The northern lights are a jaw-dropping display of moving color. Whether seen in person or simply viewed on a TV screen, aurora borealis is incredible at every glimpse. The spectrum of colors displayed tugs on our emotions. The knowledge that what is there now will be gone in a moment keeps us eternally craving more.
Though few people know of it, there is a rock that flashes those same remarkable colors: labradorite. Labradorite, at first glance, is an unassuming grey rock, originally identified in Canada in 1770. However, if it is viewed from certain angles multiple colors become visible – teal, blue, green, orange, yellow, pink. Turn the rock a bit more, and all the colors disappear. This flashing of color is called labradoressence and is quite breathtaking. When the rock was forming at high temperatures, everything was compatible. But, the lowering of the temperature resulted in a separating and layering, causing light interference. Thus, the light exiting the stone is different than the light entering. The ray of light is absorbed and refracted between the multiple layers. So, the angle of the light source, as well as the angle of the viewer, determines if a colorful spectrum is visible. That is why the colors of labradorite are so unfortunately fleeting.
Some say that spectrolite, a type of labradorite only found in Finland, has an even broader and deeper range of colors. Regardless, the discovery of the stone is interesting. In 1940, while World War II was raging throughout Europe, the Finnish people were building an eastern edge defensive line between Finland and Russia. It was during this arduous excavation, that a flash of color drew the eye of a geologist’s son.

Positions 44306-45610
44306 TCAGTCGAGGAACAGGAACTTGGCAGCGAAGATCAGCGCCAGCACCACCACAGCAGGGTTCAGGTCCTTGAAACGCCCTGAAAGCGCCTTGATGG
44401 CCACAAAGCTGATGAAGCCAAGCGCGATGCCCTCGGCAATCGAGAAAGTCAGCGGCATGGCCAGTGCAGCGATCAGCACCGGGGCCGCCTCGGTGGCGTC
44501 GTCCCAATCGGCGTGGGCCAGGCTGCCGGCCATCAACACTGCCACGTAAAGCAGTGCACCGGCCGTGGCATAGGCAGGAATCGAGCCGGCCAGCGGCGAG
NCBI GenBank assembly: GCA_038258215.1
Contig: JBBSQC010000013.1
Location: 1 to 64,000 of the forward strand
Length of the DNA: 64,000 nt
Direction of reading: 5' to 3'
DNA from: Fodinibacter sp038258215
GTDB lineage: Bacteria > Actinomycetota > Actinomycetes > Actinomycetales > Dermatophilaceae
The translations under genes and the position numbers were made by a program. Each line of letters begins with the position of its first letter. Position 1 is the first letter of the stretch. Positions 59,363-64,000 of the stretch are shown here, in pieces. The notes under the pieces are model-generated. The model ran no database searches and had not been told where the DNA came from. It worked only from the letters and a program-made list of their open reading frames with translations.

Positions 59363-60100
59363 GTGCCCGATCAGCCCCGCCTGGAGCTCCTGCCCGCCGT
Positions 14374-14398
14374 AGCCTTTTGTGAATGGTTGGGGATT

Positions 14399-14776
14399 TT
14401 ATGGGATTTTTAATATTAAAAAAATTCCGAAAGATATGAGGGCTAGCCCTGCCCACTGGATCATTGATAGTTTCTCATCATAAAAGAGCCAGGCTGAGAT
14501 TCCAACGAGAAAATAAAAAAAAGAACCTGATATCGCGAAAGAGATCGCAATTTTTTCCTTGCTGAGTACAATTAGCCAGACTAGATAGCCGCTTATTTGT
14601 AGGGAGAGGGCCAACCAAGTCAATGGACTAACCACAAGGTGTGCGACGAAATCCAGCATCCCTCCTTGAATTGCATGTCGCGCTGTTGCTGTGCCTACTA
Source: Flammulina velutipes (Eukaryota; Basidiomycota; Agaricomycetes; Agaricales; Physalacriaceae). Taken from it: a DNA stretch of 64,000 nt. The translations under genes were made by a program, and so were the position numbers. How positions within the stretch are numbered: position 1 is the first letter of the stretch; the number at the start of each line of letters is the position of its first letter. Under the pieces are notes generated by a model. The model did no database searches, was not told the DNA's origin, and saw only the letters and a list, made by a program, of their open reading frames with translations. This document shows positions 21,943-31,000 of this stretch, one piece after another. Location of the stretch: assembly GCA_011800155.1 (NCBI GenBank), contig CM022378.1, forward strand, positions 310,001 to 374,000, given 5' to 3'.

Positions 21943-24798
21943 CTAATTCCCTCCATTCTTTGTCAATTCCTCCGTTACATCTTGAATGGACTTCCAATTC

Quarrying of the stone, however, could not begin until after the War ended. Moonstone is a type of feldspar that is whitish, rather than grey. The flashes of color that shine from moonstone are called the Schiller effect. If viewed from the correct angle, blazing colors of the spectrum reward the viewer. It takes a trained artisan to be able to work with these stones; the natural fractures contained within the stone create the beautiful colors, but can be difficult to navigate. However, when done correctly, the jewelry, carvings and display pieces created are mesmerizing. It’s rather wonderful to hold the northern lights in your hands, view the rainbow of remarkable colors, and then, with the slightest of movements, watch them disappear.
Visit Earth’s Treasures to see labradorite and other colorful stones, crystals, fossils and more.
Earth’s Treasures is located at 25 N. Willson and can be reached by calling 406-586.3451 or visiting www.EarthsTreasuresMT.com
—By Patti Albrecht, Owner of Earth’s Treasures